The story of RHS Garden Hyde Hall

In 1955 when Dr and Mrs Robinson came to Hyde Hall there were only six trees on the top of a windswept hill and no garden. If they had known then what they soon learned, it is very doubtful that the garden would have been made! The site was cold and windy, the top of the hill was covered in gravel and the soil on the slopes comprised a sticky clay with a pH of around neutral.

For centuries Hyde Hall had been a working farm and the area around the house was a dumping ground for all kinds of rubbish. Mrs Robinson started to garden as a reaction against this and as she cleared areas around the house they were planted with anything available. In this way she created herbaceous borders and a vegetable garden close to the house, and established the framework of the garden with some 60 young trees bought at an auction sale in Wickford Market.

The house, which dates back to the 18th century, is a typical Essex farmhouse of timber frame, lath and plaster. Records show the existence of a dwelling on this site at least as far back as Tudor times. At the back of the house Mrs Robinson discovered the Tudor brick floor of an old stable under a pile of old household rubbish and soil. This was excavated to become a natural pavement garden.

Cleaning the land around the house was arduous and time-consuming work but, with some assistance from the pigs, the refuse, brambles and scrub were eventually removed and the sticky, clay soil improved with quantities of animal manure and mushroom and bark compost.

Since the Robinsons turned the first spadeful of clay in the 1950s, Hyde Hall has always been a dynamic garden, constantly changing to meet the various challenges the site and soil have produced. The story of the development of this inspiring garden with its extraordinary diversity of plants is a fascinating one, a triumph over conditions that would have daunted less keen and dedicated gardeners.
 

RHS takes the reins

The Hyde Hall Gardens Trust was set up in 1976 and then in 1993 the garden became the responsibility of the Royal Horticultural Society, having been bequeathed by the Trust to ensure its future survival. Under ownership of the RHS a number of modifications were made to accommodate growing visitor numbers.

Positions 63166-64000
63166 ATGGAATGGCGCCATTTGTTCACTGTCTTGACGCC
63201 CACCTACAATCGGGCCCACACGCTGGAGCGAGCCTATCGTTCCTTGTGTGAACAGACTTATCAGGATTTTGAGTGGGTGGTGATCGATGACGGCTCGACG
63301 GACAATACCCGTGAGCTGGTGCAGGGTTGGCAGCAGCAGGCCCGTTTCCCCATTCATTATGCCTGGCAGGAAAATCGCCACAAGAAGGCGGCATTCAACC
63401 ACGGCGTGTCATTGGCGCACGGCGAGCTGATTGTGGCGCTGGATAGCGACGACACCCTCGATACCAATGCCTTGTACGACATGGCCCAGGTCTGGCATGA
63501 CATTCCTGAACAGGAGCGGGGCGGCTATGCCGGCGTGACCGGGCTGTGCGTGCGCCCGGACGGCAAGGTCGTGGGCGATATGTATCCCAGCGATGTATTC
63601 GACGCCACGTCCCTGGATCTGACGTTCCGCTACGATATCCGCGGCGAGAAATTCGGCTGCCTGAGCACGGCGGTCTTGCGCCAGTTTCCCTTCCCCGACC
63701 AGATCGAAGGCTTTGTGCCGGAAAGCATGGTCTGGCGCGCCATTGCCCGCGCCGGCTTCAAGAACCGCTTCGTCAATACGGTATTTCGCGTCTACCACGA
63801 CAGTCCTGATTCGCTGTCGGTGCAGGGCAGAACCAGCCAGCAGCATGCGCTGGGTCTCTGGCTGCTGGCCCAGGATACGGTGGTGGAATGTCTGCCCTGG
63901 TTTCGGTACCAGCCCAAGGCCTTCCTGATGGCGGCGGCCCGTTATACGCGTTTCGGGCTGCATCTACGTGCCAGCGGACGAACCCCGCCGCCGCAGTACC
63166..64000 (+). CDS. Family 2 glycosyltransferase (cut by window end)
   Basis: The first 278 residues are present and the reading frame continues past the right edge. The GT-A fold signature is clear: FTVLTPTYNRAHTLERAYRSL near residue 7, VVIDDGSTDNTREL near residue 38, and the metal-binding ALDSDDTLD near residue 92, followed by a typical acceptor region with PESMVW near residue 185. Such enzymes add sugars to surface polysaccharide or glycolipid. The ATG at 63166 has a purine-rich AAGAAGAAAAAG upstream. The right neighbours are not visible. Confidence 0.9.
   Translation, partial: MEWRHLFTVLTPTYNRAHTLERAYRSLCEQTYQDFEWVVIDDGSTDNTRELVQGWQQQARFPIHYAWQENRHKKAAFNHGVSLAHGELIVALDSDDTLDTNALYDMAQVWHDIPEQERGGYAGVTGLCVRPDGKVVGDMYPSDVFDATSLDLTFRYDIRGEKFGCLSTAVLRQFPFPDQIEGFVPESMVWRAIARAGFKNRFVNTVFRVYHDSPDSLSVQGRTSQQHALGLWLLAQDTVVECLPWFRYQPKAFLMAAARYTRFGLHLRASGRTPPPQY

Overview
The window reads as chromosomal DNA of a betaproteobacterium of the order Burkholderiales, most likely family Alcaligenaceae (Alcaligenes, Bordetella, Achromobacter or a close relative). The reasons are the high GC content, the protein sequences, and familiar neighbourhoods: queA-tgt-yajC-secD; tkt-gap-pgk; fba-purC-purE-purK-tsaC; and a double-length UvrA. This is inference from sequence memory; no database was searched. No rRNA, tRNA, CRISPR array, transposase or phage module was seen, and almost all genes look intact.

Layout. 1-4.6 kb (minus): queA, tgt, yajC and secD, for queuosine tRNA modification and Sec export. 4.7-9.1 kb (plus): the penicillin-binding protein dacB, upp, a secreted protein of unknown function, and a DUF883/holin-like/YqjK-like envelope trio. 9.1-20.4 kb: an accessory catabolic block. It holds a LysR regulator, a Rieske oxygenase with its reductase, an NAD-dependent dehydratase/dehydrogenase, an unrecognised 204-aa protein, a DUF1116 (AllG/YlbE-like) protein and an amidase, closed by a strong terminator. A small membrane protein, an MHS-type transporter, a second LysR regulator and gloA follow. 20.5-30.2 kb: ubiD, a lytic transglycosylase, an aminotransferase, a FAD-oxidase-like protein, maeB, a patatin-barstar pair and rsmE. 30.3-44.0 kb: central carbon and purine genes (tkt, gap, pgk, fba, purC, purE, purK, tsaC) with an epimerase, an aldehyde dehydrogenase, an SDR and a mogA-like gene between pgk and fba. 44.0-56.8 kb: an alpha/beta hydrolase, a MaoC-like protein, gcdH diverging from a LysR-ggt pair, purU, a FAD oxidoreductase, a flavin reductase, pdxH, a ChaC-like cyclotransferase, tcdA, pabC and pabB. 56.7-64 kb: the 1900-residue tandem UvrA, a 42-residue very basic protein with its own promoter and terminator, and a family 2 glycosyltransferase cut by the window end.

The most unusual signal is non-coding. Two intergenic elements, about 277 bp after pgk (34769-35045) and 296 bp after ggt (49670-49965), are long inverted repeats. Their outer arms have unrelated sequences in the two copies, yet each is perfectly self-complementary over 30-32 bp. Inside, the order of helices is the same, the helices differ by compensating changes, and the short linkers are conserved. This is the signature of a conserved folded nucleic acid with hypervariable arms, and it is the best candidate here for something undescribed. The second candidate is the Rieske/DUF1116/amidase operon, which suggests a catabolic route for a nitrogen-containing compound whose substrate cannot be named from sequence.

One of the first major garden projects was the installation of a 45-million litre (10 million gallon) reservoir to provide the garden with all its irrigation needs. To further promote its water-efficient ethos a Mediterranean styled Dry Garden was added to showcase a range of drought tolerant plants. The Dry Garden was completed in the spring of 2001 – following one of the wettest winters known.

Creating the Queen Mother's GardenIn 2002 a complete renovation of the old Pig Park was undertaken. With the approval of Her Majesty The Queen, The Queen Mother’s Garden has been built as a lasting tribute to The Queen Mother who, as Patron of the RHS, had a long and deep interest in plants and gardening. Today this area has an informal, relaxing style throughout, with meandering paths and rambling roses.

Work then begun on an Australian and New Zealand Garden. Designed around mature eucalyptus trees, the area has an authentic Antipodean feel with many native plants such as kangaroo paws, and tree ferns.

Project work continued with the redevelopment of Hermione’s Garden which is now a true plantsman’s garden with many detailed and unusual species. As a lasting tribute to Hyde Hall’s original owners, the area was renamed to The Robinson Garden.

Planting the Wild Wood in 2005The RHS has also embarked upon an extensive tree planting programme with around 50,000 trees having already been planted. The programme will continue until 2017. Visitors can now enjoy a stroll through the woodland and explore the rich flora and fauna - especially those who donated to the two highly successful ‘Wild Wood’ fundraising appeals.

A major turning point came in 2008 with the construction of a visitor centre comprising a café, shop and plant centre.  The building was officially opened in March 2010 by Alan Titchmarsh.

Work at this Essex garden continues at a monumental pace and the ever-changing landscape ensures visitors have plenty to draw inspiration from. Forthcoming projects include a new Winter Garden, Global Vegetable Garden and Big Sky Meadows. 

 

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